There is a small metal tab next to the blue arrowed gear, which holds the shaft of said gear. If the red gear has come off, and is found rolling around inside the chassis, it is possible to gently bend that metal tab to the right, move the blue gear away from the motor shaft, and reinstall the red gear where it’s supposed to go. This should bring the whole mechanism back to full working order, when the electronics realize that the platters can move again.
That said, it is possible for the mechanism to jam up more spectacularly than this, requiring access to the gears that drive the laser arm and disc loading mechanism. To gain access to these, the circuit board must be removed. De-solder and unbend the yellow indicated twist tabs. De-solder the three solder joints found inside the purple arrowed white box. De-solder the yellow and gray wires you see on the bottom left... these run to the platter motor. Finally, disconnect the black arrowed ribbon cables.
For curiosity’s sake, here’s a shot of the mechanism without the circuit board. There is nothing to service on the board itself - it’s all surface mount technology, requiring access to a very fine tipped soldering iron or a hot air rework station to do any work on the soldering.
Let’s rescue some CDs now. Before we go much further, refer back to the previous picture of the underside of the mechanism.
What we need to do first is move all the platters up to the top of the mechanism so we can get your discs out. To do this, manually drive that blue arrowed gear in the direction of the circuit board. Do this gently, so that none of these gears break. It will take a little time to move all of the platters to the top, but keep at it.
Now, turn the mechanism over, facing up.
In these two pictures, you see a set of blue arrows and a set of red ones. Using a Phillips #0 screwdriver, remove only the red ones. If your deck is beyond all hope of repair you may go ahead and remove the blue ones as well, however that section of the top cover has parts bolted to it that will fight you, and the mechanism will go out of alignment. I’m choosing not to go any further into this one, as my unit is fully working.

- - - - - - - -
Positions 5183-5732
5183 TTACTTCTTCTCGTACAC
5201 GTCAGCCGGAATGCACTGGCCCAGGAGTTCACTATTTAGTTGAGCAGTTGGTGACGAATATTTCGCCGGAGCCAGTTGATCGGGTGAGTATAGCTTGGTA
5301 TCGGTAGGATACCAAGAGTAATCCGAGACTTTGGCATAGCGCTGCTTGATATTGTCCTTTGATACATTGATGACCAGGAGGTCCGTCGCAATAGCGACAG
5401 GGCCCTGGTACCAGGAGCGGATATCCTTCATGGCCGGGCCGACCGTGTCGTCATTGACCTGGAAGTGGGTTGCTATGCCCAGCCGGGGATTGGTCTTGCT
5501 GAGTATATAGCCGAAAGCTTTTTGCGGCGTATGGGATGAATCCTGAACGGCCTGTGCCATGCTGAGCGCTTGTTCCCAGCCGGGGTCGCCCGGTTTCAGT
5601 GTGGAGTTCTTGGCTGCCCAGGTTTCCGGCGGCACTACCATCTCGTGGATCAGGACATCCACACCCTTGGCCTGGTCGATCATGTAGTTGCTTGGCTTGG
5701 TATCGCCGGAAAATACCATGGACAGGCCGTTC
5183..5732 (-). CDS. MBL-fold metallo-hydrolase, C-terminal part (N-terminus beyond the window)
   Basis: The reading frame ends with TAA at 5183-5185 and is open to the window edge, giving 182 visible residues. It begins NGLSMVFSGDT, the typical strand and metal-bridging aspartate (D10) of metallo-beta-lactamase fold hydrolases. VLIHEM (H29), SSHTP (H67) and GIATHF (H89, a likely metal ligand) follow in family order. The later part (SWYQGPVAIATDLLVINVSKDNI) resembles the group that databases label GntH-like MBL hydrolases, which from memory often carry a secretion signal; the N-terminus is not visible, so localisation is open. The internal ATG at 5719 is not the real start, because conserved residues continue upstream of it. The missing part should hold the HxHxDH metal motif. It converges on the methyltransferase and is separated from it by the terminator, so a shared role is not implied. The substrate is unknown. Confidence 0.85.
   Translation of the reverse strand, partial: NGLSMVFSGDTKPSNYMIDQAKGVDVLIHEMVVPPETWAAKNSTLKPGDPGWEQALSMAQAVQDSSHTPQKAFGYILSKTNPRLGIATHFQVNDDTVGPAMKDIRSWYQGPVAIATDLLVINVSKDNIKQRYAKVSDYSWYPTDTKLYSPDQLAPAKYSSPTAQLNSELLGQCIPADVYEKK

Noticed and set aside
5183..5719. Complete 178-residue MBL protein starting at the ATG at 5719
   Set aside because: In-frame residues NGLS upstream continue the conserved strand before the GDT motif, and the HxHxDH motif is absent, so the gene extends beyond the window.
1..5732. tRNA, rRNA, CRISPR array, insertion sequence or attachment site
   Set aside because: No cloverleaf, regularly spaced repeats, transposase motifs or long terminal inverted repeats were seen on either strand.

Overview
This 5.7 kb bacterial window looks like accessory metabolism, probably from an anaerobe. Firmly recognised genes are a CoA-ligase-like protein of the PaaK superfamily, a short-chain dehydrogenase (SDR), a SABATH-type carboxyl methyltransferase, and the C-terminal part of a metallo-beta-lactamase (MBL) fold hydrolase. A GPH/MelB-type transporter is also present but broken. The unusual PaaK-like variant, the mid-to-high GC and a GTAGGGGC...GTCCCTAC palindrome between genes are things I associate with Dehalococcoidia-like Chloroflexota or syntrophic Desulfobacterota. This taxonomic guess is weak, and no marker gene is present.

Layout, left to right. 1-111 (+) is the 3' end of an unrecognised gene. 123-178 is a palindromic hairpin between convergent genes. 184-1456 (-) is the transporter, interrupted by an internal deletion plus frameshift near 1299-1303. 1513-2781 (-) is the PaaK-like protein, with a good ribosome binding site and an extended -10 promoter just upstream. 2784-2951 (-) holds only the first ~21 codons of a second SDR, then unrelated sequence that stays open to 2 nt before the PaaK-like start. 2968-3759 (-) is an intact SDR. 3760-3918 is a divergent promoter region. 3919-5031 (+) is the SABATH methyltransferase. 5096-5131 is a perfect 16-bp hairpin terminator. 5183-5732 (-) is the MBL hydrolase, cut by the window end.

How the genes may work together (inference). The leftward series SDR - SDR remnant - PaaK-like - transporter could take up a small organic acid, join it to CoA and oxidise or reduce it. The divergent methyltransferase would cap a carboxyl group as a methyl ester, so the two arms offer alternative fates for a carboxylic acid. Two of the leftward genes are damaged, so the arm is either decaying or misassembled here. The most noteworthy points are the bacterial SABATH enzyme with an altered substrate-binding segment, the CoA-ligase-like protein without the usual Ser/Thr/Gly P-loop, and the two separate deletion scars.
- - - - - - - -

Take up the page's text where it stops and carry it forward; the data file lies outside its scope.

Once you’ve removed the red screws, flip that front section of the top cover up and back along the tape.
Here’s how it’s done. With the platters all the way at the top, you should now be able to remove your discs. I’ve placed one of mine in there for demonstration.
Now that we’ve looked at the changer mechanism, we’ll go back to the chassis for a look at the mainboard.
Again, all components are surface mount, so there is really no need to remove this board. There are no solder joints at all on the bottom. It can be removed, however. Simply de-solder and/or twist loose the locking tabs arrowed in red. Pull back the clear film over the blue arrowed connector, then disconnect its ribbon cable. This is the cable joining the mainboard to the little interface box on the back.
The mainboard pries out from here.
Moving on to the interface box, we’ll get inside this part of the deck as well. The entire box comes off the chassis, but before we do that we’ll remove the upper circuit board.
Unplug the blue arrowed ribbon cable. Unlike all other ribbon cables in the unit, this one is merely friction fit. Just pull it straight up and out. De-solder and untwist the tabs arrowed in yellow, then pull that top board straight up.
Here’s what’s found on that upper board... a transformer, a coil, and the interface connector itself.
To get the rest of the interface electronics out of the housing, remove the red arrowed screw. De-solder the blue arrowed twist tabs and bend them in line with the housing.
The business side of the board holds two 16 volt, 1000 microfarad capacitors and a 2SD1273 transistor.
This concludes my look at Chrysler’s very first in dash CD changer. Next time, we'll turn the clock back even further and have a look at the first cassette deck ever offered in a Mopar.